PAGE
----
Productivity Commission: Australia’s supply chains ‘generally resilient’ in response to COVID-19

By Shannon Jenkins

Monday August 16, 2021

The Productivity Commission has identified supply chains that are vulnerable to disruption and imports of goods that might be vulnerable.
The Productivity Commission has identified supply chains that are vulnerable to disruption and imports of goods that might be vulnerable. (phaisarnwong2517/Adobe)

Most of Australia’s essential supply chains have proven resilient despite the disruption caused by COVID-19 and unexpected trade restrictions, the Productivity Commission has found.

In its new report, the commission has identified supply chains that are vulnerable to disruption and imports of goods that might be vulnerable. It has also set out ways governments can manage supply chain risks.

It noted that the potential vulnerabilities in Australia’s supply chains were highlighted by the pandemic.

“The onset of COVID-19 saw immediate impacts on logistics and transport,” the commission said.

“A global surge in demand and panic buying of some essential goods, notably personal protective equipment, with export restrictions placed on such products by some governments, added a degree of urgency to the unfolding situation.”

The report found one in 20 Australian imports — 292 products worth about $20 billion — are identified as originating from concentrated sources of global supply and may be vulnerable. Two thirds of these vulnerable imports came from China.

However, many of these vulnerable imports, such as festive decorations, toys, swimwear, and sparkling wine, ‘are clearly not essential or critical to the wellbeing of Australians’.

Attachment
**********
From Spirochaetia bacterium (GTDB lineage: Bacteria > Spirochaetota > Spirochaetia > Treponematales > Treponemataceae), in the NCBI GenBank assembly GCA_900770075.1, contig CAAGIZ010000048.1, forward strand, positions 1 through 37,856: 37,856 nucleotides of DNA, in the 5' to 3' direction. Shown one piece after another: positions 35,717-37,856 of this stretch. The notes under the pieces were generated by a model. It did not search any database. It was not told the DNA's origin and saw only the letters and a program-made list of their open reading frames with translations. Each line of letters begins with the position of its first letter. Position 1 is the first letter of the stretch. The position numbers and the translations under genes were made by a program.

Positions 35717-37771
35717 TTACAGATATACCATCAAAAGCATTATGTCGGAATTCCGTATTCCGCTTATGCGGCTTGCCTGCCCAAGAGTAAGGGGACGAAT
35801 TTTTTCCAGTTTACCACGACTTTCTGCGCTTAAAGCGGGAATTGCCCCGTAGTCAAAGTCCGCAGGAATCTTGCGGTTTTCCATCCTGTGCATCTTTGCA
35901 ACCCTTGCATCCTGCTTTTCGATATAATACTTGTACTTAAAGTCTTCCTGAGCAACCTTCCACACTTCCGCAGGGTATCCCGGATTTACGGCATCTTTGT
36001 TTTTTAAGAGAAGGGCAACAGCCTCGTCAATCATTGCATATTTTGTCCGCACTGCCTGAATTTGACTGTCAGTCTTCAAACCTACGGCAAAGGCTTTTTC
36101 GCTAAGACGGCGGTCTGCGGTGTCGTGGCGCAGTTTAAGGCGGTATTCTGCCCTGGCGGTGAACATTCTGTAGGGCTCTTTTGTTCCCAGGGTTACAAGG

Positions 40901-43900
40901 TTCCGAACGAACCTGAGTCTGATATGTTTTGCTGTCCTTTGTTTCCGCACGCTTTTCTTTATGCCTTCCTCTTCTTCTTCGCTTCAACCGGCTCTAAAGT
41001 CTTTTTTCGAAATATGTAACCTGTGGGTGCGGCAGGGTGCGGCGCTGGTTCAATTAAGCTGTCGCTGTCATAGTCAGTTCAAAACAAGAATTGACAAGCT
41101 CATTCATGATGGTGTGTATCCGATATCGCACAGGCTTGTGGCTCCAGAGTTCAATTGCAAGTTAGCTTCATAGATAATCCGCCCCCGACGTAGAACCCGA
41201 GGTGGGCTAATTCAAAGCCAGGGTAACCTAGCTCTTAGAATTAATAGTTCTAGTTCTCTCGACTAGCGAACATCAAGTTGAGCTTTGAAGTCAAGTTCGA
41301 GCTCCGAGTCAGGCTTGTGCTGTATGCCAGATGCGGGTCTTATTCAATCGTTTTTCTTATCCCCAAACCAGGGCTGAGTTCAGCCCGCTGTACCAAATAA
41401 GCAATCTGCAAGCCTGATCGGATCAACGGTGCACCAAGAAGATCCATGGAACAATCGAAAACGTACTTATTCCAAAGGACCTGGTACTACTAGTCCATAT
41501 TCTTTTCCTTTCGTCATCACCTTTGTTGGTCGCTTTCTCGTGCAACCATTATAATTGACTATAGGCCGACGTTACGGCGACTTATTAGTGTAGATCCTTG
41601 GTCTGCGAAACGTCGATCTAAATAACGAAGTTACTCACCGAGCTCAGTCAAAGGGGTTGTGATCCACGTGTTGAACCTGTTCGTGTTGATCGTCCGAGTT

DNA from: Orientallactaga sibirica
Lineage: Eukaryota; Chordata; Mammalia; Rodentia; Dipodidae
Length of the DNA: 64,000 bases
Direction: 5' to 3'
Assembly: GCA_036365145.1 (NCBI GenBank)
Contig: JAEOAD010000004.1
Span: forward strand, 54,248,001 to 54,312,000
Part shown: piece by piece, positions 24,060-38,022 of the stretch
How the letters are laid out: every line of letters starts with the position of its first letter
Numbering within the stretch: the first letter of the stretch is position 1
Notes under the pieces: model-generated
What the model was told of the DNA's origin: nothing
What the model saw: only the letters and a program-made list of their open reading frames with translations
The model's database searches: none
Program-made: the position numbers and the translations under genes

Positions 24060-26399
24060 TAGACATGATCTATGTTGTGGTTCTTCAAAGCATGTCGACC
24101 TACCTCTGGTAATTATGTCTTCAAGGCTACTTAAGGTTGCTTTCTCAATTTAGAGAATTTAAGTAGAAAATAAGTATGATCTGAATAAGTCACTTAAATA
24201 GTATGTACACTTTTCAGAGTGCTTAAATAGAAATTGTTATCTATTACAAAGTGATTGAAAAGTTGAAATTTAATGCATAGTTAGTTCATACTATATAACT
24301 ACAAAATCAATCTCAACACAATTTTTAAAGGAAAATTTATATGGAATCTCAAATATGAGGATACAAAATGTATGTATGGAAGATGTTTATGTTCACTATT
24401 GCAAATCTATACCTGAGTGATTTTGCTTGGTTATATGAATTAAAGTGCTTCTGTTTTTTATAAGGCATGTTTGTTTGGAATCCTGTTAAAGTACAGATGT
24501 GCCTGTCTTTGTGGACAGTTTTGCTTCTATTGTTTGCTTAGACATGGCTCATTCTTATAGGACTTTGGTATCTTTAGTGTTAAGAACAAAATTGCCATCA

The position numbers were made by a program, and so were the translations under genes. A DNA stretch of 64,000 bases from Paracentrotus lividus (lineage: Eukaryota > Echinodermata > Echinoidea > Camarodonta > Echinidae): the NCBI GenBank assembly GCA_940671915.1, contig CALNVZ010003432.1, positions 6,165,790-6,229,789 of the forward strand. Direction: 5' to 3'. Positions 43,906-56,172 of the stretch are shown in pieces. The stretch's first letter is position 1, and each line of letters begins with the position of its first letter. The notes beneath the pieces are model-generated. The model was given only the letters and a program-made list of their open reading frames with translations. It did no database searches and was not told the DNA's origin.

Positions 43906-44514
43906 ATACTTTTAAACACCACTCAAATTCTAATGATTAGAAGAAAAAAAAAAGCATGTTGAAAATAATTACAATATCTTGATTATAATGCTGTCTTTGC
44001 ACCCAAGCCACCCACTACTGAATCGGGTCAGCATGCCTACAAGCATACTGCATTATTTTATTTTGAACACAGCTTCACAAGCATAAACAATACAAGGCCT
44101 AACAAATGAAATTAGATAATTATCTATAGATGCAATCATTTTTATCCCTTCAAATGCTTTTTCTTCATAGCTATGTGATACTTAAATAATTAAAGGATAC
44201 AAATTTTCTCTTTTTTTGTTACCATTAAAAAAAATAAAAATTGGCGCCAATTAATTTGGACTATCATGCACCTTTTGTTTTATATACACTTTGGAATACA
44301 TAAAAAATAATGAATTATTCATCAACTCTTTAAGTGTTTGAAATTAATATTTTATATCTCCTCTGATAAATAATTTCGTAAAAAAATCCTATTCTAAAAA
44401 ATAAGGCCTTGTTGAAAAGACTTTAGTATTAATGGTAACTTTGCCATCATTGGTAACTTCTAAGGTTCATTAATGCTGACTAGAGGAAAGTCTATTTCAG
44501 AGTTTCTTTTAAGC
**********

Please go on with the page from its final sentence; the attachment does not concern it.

Some of the more concerning vulnerable imports include personal protective equipment and chemicals such as sodium carbonate, which is used in the treatment of water, the commission noted.


Read more: Protectionist trade policies won’t benefit Australia, ABARES says


In regard to Australia’s exports, the commission found few exports are primarily directed to one country, and most have alternative markets to which they could pivot.

“Among Australia’s main exports, data analysis identifies only iron ore as vulnerable. Including iron ore, vulnerable exports account for around 25% of the value of goods exports. Excluding iron ore, only around 1.5% is considered vulnerable,” the report said.

“Even for an export as valuable as iron ore, identification as vulnerable using the framework developed here has no immediate implication for public policy.”

Government agencies and firms are generally best placed to manage their own supply chain risks, according to the commission. Commissioner Catherine de Fontenay said the best response would not involve using policy levers to encourage more Australian production, except in rare circumstances.

“Other available risk management tools include stockpiling, alternative contract design and diversification,” she said.

PC special adviser Jonathan Coppel noted that governments also have the responsibility to provide an environment that facilitates firms’ risk management.

“This includes providing an open trading environment, ensuring regulation doesn’t impede risk management and providing information to help firms manage their risks,” he said.

“The main case for government intervention is in those few instances where the community as a whole is more sensitive to risk than an individual business.”


Read more: Australia’s medicine supply chain is vulnerable


 

About the author
0 Comments
Inline Feedbacks
View all comments
The Mandarin Premium

Insights & analysis that matter to you

Subscribe for only $5 a week

Get Premium Today